Austen Lloyd: Residential / Commercial Property Solicitor

Excellent Salary: Austen Lloyd: DORSET MARKET TOWN - SENIOR PROPERTY SOLICITOR...

Day In a Page

Isis in Iraq: Yazidi girls killing themselves to escape rape and imprisonment by militants

'Jilan killed herself in the bathroom. She cut her wrists and hanged herself'

Yazidi girls killing themselves to escape rape and imprisonment
Ed Balls interview: 'If I think about the deficit when I'm playing the piano, it all goes wrong'

Ed Balls interview

'If I think about the deficit when I'm playing the piano, it all goes wrong'
He's behind you, dude!

US stars in UK panto

From David Hasselhoff to Jerry Hall
Grace Dent's Christmas Quiz: What are you – a festive curmudgeon or top of the tree?

Grace Dent's Christmas Quiz

What are you – a festive curmudgeon or top of the tree?
Nasa planning to build cloud cities in airships above Venus

Nasa planning to build cloud cities in airships above Venus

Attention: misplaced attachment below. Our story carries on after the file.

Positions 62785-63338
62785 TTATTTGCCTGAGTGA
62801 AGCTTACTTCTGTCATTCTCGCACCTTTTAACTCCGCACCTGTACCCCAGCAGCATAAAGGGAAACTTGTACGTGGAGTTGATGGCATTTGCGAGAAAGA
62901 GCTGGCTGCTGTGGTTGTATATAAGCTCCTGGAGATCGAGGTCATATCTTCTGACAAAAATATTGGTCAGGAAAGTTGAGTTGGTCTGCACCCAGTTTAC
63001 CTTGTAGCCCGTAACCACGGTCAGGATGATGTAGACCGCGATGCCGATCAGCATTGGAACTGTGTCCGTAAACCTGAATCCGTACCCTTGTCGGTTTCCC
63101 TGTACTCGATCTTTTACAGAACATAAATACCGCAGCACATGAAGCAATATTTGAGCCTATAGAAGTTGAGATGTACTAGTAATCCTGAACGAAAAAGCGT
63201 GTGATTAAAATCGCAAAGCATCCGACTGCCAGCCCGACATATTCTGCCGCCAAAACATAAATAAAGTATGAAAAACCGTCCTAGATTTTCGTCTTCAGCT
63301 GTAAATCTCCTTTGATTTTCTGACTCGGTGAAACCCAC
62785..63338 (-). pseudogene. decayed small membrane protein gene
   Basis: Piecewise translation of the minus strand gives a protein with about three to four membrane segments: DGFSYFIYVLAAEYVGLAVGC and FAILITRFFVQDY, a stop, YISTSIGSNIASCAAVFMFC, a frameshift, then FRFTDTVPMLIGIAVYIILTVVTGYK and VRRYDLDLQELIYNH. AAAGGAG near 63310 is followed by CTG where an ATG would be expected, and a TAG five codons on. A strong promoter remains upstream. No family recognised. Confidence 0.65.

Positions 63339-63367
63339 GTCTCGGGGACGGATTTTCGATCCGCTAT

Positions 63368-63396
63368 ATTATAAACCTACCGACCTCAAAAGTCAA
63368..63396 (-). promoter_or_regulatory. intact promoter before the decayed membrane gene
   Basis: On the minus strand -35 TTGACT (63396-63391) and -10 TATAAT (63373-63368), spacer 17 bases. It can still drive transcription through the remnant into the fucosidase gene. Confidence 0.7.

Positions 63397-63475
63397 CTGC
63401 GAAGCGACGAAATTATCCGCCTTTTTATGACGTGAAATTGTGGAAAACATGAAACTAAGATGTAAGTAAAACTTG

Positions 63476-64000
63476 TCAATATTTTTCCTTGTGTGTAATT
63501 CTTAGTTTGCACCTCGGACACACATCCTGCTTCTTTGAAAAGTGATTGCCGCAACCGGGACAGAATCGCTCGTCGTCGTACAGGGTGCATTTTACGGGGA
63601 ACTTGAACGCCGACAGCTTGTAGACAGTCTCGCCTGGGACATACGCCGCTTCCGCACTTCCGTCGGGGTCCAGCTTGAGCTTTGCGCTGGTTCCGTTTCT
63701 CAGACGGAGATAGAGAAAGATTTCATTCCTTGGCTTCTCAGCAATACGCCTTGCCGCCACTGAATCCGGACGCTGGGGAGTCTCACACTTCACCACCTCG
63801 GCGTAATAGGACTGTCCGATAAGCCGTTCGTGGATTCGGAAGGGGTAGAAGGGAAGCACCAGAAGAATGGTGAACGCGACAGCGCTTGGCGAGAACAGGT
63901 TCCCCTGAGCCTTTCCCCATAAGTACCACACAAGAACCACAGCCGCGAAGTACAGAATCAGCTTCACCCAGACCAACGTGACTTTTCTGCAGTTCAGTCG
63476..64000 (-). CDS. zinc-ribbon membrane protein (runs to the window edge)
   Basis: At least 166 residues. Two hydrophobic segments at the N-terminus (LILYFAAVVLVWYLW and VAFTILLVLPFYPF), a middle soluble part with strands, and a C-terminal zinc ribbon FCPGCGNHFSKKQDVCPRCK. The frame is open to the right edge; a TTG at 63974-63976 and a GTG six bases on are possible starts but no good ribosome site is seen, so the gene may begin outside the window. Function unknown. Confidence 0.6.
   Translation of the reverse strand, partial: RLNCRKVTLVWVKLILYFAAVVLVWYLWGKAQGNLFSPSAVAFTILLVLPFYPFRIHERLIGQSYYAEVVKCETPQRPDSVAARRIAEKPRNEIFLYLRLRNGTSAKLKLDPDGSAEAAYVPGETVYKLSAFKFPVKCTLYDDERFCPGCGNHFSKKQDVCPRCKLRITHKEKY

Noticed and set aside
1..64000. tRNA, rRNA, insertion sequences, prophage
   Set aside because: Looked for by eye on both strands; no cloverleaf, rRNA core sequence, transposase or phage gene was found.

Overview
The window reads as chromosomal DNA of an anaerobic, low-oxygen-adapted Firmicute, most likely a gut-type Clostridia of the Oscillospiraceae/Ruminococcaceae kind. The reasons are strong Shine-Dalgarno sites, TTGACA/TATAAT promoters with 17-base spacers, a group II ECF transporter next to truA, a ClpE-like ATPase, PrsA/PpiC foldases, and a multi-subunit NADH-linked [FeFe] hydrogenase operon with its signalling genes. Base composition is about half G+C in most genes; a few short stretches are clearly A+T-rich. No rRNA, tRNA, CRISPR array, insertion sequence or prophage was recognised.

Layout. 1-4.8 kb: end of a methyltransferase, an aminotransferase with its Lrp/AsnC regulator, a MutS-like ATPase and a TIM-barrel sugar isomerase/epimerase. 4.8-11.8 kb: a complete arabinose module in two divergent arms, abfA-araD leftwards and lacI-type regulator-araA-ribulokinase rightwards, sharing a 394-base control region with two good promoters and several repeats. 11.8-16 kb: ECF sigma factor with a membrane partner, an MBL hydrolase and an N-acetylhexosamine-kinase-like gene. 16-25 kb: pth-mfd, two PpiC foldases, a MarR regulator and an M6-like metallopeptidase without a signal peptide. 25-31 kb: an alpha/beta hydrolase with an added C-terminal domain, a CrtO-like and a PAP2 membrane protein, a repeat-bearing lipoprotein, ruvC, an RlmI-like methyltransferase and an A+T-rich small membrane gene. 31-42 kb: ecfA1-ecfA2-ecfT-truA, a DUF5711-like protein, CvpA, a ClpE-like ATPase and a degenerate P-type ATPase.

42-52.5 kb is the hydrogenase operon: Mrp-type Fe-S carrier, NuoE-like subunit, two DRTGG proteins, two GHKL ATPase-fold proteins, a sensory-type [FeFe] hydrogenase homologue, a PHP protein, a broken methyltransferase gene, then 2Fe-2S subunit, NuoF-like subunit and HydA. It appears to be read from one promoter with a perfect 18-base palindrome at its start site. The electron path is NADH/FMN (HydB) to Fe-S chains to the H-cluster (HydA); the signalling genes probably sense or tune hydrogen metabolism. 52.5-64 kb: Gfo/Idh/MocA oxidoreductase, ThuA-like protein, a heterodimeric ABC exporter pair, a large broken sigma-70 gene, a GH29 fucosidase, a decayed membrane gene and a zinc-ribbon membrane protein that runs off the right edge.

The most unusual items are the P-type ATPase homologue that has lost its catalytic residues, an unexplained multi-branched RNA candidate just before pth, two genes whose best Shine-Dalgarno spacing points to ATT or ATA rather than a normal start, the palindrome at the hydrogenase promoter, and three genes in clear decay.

Planet’s surface is inhospitable to humans but 30 miles above it is almost perfect
Surrounded by high-rise flats is a little house filled with Lebanon’s history - clocks, rifles, frogmen’s uniforms and colonial helmets

Clocks, rifles, swords, frogmen’s uniforms

Surrounded by high-rise flats is a little house filled with Lebanon’s history
Return to Gaza: Four months on, the wounds left by Israel's bombardment have not yet healed

Four months after the bombardment, Gaza’s wounds are yet to heal

Kim Sengupta is reunited with a man whose plight mirrors the suffering of the Palestinian people
Gastric surgery: Is it really the answer to the UK's obesity epidemic?

Is gastric surgery really the answer to the UK's obesity epidemic?

Critics argue that it’s crazy to operate on healthy people just to stop them eating